To do voodoo or not to do

Voodoo dolls are a form of sympathetic magic used to cast spells on certain people – supposedly, they’re usually for good luck rather than to hurt the person involved.

But this is “Lost in Science”, not “Lost in Magic”, so instead we’re going to look at the scientific equivalent, where Swedish researchers were able to get people to identify with doll-sized, or even giant-sized, artificial bodies.

Experimental set-up showing the artificial bodies and how experimental subjects were first made to identify with them and then to gain distorted perception of object sizes and distance
(A) The main experimental set-up for the body-swap test, (B) the four artificial bodies, (C) the image seen by participants during visuo-tactile stimulation, (D) the Barbie doll experiment, (E) object size estimation and (F) distance estimation.

In this experiment, participants lying on a bed wore head-mounted displays through which they saw an artificial body instead of their own. By touching both the doll’s and the human’s legs at the same time, after 4 minutes they’d gotten the person to identify with the doll body as their own (this was confirmed by cutting the doll with a knife and measuring signs of anxiety in the subject’s skin conductance).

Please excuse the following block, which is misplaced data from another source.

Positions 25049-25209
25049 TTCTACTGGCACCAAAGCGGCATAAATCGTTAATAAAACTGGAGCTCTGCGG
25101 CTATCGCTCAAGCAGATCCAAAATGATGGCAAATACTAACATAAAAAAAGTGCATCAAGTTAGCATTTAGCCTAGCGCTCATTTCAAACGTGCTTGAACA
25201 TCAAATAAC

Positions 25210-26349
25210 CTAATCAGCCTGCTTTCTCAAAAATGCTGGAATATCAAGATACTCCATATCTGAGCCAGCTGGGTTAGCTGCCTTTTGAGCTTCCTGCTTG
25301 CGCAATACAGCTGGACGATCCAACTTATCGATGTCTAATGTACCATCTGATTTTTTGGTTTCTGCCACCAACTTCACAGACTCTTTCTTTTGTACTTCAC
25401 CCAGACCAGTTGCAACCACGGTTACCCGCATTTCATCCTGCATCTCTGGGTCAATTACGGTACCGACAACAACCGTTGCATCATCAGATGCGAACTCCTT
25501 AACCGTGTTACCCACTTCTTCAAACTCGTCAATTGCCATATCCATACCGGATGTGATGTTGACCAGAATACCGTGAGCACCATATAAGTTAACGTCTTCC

The result was that, when the person thought they had a doll-sized body, they saw objects and distances as being much bigger than they really are; and of course they experienced the opposite with the giant body. These effects even continued after the people were “disconnected” from the doll, and asked to walk a given distance blindfolded.

This experiment not only demonstrates how easy it is to swap identity with an artificial body, but also how much our perceptions of size depend on what we’re comparing it to.

van der Hoort B, Guterstam A & Ehrsson HH 2011, “Being Barbie: the size of one’s own body determines the perceived size of the world”, PLoS ONE 6(5): e20195, doi:10.1371/journal.pone.0020195


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